Professionals of Hope, The Selected Writings of Subcomandante Marcos
Afterword by Gabriela Jauregui
Professionals of Hope: The Selected Writings of Subcomandante Marcos is an anthology by the prolific and brilliant former spokesperson and strategist for the Zapatistas, who opposed the Mexican government’s bloody attacks on indigenous people by staging an uprising in the name of “democracy, justice, and liberty” for all. And by “all,” Marcos really means everyone, including identities that resist ready-made categories. These poetic letters, speeches, and folktales seek to counter oppression by challenging governments that plunder their own people, and declare the basic desire to bestow dignity upon the indigenous people of Chiapas through grass-roots revolution. By no means exhaustive, this book is meant to introduce readers to a sliver of Marcos’s output and provide context for a struggle that still exists in Mexico, and whose existence is mirrored wherever tyranny flourishes.
“Yes, Marcos is gay. Marcos is gay in San Francisco, black in South Africa, an Asian in Europe, a Chicano in San Ysidro, an anarchist in Spain, a Palestinian in Israel, a Mayan Indian in the streets of San Cristobal, a Jew in Germany, a Gypsy in Poland, a Mohawk in Quebec, a pacifist in Bosnia, a single woman on the subway at 10pm, a peasant without land, a gang member in the slums, an unemployed worker, an unhappy student and, of course, a Zapatista in the mountains.
Marcos is all the exploited, marginalized, oppressed minorities resisting and saying 'Enough.' He is every minority who is now beginning to speak, and every majority that must shut up and listen. He is every untolerated group searching for a way to speak. Everything that makes power and the good consciences of those in power uncomfortable -- this is Marcos.”
-Subcomandante Marcos, from Social Justice E-Zine #27
Subcomandante Marcos was the nom de guerre of the leader and primary spokesman of the Zapatista Army of National Liberation (EZLN).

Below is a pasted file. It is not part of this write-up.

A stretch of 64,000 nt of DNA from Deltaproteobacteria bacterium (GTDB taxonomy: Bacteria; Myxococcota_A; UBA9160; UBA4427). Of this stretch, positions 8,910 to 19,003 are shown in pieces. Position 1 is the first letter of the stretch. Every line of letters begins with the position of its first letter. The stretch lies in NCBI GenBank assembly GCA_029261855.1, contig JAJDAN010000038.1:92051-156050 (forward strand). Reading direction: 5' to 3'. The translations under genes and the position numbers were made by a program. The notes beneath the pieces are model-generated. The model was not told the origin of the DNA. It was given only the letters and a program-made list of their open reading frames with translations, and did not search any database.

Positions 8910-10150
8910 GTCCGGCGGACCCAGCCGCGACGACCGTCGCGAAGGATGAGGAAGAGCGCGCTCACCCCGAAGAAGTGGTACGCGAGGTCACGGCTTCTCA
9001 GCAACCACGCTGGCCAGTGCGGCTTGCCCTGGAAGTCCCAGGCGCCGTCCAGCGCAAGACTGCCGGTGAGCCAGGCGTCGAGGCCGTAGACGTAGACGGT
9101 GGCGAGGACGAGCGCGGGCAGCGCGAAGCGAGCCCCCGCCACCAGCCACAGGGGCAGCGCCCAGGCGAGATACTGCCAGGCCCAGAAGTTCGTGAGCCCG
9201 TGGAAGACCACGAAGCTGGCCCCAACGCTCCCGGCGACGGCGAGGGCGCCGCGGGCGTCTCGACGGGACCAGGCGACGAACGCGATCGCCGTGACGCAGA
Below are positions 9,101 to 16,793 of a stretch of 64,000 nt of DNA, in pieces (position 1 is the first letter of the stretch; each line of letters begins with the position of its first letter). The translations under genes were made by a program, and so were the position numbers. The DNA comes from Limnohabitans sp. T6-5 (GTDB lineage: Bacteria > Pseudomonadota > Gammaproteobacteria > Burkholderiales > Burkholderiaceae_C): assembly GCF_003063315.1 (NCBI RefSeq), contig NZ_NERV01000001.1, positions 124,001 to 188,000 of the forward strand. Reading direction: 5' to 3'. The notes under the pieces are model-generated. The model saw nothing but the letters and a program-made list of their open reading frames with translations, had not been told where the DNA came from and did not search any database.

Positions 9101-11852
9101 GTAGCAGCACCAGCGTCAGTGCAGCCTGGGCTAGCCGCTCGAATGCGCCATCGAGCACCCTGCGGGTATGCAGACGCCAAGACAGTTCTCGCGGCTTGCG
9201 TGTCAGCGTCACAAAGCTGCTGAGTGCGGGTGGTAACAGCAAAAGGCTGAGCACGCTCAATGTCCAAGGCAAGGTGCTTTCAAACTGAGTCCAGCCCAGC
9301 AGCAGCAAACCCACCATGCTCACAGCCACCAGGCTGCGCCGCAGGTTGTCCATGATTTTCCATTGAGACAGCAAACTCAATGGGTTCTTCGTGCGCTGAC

Known for his trademark ski mask and pipe, and for his charismatic personality, Marcos led the EZLN during the 1994 revolt and the subsequent peace negotiations, during a counter-offensive by the Mexican Army in 1995, and throughout the decades that followed. In 2001, he led a group of Zapatista leaders into Mexico City to meet with President Vicente Fox, attracting widespread public and media attention. In 2006, Marcos made another public tour of Mexico, which was known as "The Other Campaign." In May 2014, Marcos announced that the persona of Subcomandante Marcos had been "a hologram," and ceased to exist.
Proceeds from the sale of this book will go directly to the following organizations:
MALDEF (Mexican American Legal Defense and Education Fund) is the nation’s leading Latino legal civil rights organization. Often described as the “law firm of the Latino community,” MALDEF promotes social change through advocacy, communications, community education, and litigation in the areas of education, employment, immigrant rights, and political access. www.maldef.org
The Young Center for Immigrant Children's Rights promotes the best interests of unaccompanied immigrant children with due regard to the child’s expressed wishes, according to the Convention on the Rights of the Child and state and federal law.
The Young Center is a champion for the best interests of children who arrive in the United States on their own, from all corners of the world. They serve as trusted allies for these children by accompanying them through court proceedings, advocating for their best interests, and standing for the creation of a dedicated juvenile immigrant justice system that ensures the safety and well-being of every child.
Every young immigrant deserves to be safe. Young children who flee violence, abuse and poverty need an advocate, not an adversary. The Young Center is their champion in an immigration system that is not designed to treat children as children. We help assure that their needs are put foremost and their best interests take priority. www.theyoungcenter.org
Border Angels is a volunteer-run, non-profit organization that advocates for human rights, humane immigration reform, and social justice with a special focus on issues related to the US-Mexican border. Border Angels engages in community education and awareness programs that include guided trips to the desert to place water along migrant crossing routes. www.borderangels.org
Schools for Chiapas builds autonomous schools in Chiapas' Zapatista communities. The organization also invests in a Zapatista health care system as well as organic agriculture in Chiapas, which is threatened by GMO contamination. www.schoolsforchiapas.org